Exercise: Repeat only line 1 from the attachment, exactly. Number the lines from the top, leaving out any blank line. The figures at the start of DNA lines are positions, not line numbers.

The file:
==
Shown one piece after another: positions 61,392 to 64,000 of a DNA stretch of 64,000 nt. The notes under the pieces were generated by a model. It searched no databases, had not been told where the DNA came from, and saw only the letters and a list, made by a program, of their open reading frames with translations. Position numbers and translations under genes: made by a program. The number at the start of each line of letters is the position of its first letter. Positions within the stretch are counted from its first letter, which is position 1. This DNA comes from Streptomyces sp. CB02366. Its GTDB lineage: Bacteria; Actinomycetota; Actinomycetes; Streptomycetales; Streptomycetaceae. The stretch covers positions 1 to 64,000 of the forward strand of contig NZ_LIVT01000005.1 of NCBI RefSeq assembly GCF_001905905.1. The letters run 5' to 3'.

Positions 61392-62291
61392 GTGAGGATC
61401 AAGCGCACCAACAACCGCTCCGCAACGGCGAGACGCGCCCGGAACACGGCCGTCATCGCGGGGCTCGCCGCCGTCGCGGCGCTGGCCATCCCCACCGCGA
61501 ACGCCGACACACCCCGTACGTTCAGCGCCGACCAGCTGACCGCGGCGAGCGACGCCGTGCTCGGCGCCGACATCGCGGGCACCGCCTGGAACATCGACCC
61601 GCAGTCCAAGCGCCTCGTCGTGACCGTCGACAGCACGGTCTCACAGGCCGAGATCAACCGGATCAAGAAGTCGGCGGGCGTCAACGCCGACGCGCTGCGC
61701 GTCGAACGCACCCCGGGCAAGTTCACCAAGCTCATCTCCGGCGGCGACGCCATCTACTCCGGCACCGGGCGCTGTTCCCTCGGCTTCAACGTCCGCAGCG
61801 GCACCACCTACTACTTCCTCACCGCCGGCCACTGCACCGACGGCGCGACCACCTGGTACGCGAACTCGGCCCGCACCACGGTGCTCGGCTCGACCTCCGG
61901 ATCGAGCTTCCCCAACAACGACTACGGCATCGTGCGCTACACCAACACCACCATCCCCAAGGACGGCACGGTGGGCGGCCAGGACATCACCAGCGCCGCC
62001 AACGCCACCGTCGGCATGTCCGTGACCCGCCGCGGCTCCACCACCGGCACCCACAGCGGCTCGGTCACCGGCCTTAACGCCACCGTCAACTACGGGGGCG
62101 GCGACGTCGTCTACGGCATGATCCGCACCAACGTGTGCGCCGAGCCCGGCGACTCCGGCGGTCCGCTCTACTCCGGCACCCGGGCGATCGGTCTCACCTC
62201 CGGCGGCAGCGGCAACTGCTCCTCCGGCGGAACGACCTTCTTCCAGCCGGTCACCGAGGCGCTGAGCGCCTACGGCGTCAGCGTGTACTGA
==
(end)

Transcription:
Shown one piece after another: positions 61,392 to 64,000 of a DNA stretch of 64,000 nt. The notes under the pieces were generated by a model. It searched no databases, had not been told where the DNA came from, and saw only the letters and a list, made by a program, of their open reading frames with translations. Position numbers and translations under genes: made by a program. The number at the start of each line of letters is the position of its first letter. Positions within the stretch are counted from its first letter, which is position 1. This DNA comes from Streptomyces sp. CB02366. Its GTDB lineage: Bacteria; Actinomycetota; Actinomycetes; Streptomycetales; Streptomycetaceae. The stretch covers positions 1 to 64,000 of the forward strand of contig NZ_LIVT01000005.1 of NCBI RefSeq assembly GCF_001905905.1. The letters run 5' to 3'.